After the jury returned a substantial verdict for the plaintiff and judgment was entered thereon, defendant moved for judgment notwithstanding the verdict and in the alternative for a new trial. In written argument on this motion able counsel for the defendant called particular attention to the case of Prosser v. Prosser, 114 S.C. 45, 102 S.E. 787, as illustrative, that a wife can maintain an action against her husband for a tort committed against her by him. The case throughout was tried on this theory, appealed to the United States Court of Appeals for the Fourth Circuit and reversed solely on the ground of the admissibility of evidence, the Court of Appeals determining that a jury issue had been made out by plaintiff. Alexander v. Alexander, 229 F.2d 111.
After attorneys for the parties on March 17, 1956, agreed that I should set the case for trial on a day certain during the April, 1956, term of court, defendant for the first time on March 21, 1956, sought to amend his answer in the particulars set out above.
Rule 8(c), Federal Rules of Civil Procedure, requires a defense of this character, that is one "in avoidance" to be affirmatively plead. Frederick W. Huber, Inc. v. Pillsbury Flour Mills Co., D.C., 30 F. Supp. 108. Rule 12(h), Federal Rules of Civil Procedure, provides that a failure to plead a defense of this character constitutes a waiver of his right so to do.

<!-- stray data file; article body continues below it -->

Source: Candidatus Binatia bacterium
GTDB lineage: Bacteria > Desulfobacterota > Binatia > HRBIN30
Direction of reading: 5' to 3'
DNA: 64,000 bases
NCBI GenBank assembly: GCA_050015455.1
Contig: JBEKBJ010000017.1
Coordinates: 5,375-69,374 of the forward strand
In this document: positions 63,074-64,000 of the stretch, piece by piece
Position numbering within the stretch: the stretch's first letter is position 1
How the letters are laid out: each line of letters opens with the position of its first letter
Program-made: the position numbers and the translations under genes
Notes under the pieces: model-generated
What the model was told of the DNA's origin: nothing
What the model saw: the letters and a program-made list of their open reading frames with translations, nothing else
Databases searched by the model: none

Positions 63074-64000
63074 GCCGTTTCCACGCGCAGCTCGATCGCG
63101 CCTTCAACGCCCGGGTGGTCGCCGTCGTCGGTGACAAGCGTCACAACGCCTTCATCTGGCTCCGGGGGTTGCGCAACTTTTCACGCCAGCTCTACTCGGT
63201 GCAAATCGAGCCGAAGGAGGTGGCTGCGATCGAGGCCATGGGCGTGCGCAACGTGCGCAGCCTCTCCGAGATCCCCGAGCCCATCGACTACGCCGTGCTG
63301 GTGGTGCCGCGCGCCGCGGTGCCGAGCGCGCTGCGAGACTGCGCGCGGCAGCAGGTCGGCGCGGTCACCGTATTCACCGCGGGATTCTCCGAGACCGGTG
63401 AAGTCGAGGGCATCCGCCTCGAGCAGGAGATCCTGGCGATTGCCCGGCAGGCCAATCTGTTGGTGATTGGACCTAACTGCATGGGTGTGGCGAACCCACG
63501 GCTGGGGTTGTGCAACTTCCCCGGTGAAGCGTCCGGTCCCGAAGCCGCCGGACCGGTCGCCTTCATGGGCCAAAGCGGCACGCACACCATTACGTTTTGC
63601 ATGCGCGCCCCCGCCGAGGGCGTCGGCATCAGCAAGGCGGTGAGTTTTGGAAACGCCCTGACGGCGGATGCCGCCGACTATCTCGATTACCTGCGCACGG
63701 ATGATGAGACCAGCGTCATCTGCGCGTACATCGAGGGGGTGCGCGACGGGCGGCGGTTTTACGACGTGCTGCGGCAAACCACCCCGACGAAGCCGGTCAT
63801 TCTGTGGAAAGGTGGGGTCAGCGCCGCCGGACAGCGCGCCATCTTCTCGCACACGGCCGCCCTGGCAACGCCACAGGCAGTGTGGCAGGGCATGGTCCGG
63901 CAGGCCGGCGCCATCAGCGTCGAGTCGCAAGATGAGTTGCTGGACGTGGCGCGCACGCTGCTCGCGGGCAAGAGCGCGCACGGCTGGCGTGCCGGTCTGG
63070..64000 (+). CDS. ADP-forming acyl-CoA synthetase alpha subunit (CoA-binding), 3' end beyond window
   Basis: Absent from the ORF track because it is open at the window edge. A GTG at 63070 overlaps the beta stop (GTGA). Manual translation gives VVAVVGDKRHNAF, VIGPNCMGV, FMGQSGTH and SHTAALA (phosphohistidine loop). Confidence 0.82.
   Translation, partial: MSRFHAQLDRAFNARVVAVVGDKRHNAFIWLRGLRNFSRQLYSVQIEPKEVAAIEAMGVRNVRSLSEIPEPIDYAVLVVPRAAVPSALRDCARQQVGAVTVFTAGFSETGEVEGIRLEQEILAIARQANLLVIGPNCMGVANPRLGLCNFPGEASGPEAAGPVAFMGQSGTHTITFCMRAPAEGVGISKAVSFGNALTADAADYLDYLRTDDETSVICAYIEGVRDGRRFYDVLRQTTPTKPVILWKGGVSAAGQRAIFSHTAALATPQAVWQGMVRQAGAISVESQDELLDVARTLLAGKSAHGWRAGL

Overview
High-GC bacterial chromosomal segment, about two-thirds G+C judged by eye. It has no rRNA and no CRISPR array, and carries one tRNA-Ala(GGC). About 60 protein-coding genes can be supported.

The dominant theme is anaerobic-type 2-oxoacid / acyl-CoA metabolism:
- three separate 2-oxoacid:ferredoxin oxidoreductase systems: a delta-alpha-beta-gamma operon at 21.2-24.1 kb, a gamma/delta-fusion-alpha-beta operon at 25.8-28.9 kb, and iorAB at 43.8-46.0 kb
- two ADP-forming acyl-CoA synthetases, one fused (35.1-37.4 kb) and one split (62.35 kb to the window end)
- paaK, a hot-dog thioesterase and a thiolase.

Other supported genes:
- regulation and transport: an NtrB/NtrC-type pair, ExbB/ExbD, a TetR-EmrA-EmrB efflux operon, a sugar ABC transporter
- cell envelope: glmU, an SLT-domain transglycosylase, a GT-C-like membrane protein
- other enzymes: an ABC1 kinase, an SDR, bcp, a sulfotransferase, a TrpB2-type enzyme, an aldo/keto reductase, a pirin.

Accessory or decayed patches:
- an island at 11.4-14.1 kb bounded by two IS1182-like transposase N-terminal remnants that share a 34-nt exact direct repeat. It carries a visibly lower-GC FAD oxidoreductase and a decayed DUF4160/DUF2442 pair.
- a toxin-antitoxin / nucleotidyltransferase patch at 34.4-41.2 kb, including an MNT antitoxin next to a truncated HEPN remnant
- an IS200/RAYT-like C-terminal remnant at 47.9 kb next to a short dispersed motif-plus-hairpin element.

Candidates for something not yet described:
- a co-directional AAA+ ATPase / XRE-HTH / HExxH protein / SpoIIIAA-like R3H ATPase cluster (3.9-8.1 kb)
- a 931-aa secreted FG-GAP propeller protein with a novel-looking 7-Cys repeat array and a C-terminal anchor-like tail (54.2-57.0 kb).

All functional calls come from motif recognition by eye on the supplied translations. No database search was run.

In the case of Fifth & Walnut v. Loew's Inc., D.C., 76 F. Supp. 64, the court held that where defendants had answered, taken depositions of plaintiffs, had plaintiffs incur pre-trial expenses and prepare for trial, a motion raising objection to the forum for the first time should be denied.
In the case of Van Sant v. American Express Co., 3 Cir., 169 F.2d 355, which, as in this action, was an action for malicious prosecution, the court held that after remand a plea of the statute of limitations, which had not been plead prior thereto, was waived and defendant's motion so to amend his answer was properly denied.
For the foregoing reasons and under all the facts and circumstances of this case, it is my opinion that defendant has waived the defense now sought to be interposed and that he is estopped from asserting it at this stage of the case, and that his motion to amend his answer should be denied, and
It is so ordered.